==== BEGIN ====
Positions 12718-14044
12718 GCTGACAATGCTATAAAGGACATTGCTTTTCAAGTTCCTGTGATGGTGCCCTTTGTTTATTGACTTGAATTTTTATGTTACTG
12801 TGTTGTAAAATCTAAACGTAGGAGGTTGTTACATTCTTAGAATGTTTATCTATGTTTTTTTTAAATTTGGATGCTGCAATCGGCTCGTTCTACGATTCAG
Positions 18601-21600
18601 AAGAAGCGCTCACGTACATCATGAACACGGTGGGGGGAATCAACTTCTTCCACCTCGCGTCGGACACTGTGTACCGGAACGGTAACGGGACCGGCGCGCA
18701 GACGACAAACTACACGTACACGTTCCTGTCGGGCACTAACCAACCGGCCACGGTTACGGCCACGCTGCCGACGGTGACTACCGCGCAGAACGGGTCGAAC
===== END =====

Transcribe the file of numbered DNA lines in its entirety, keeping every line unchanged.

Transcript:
Positions 12718-14044
12718 GCTGACAATGCTATAAAGGACATTGCTTTTCAAGTTCCTGTGATGGTGCCCTTTGTTTATTGACTTGAATTTTTATGTTACTG
12801 TGTTGTAAAATCTAAACGTAGGAGGTTGTTACATTCTTAGAATGTTTATCTATGTTTTTTTTAAATTTGGATGCTGCAATCGGCTCGTTCTACGATTCAG
Positions 18601-21600
18601 AAGAAGCGCTCACGTACATCATGAACACGGTGGGGGGAATCAACTTCTTCCACCTCGCGTCGGACACTGTGTACCGGAACGGTAACGGGACCGGCGCGCA
18701 GACGACAAACTACACGTACACGTTCCTGTCGGGCACTAACCAACCGGCCACGGTTACGGCCACGCTGCCGACGGTGACTACCGCGCAGAACGGGTCGAAC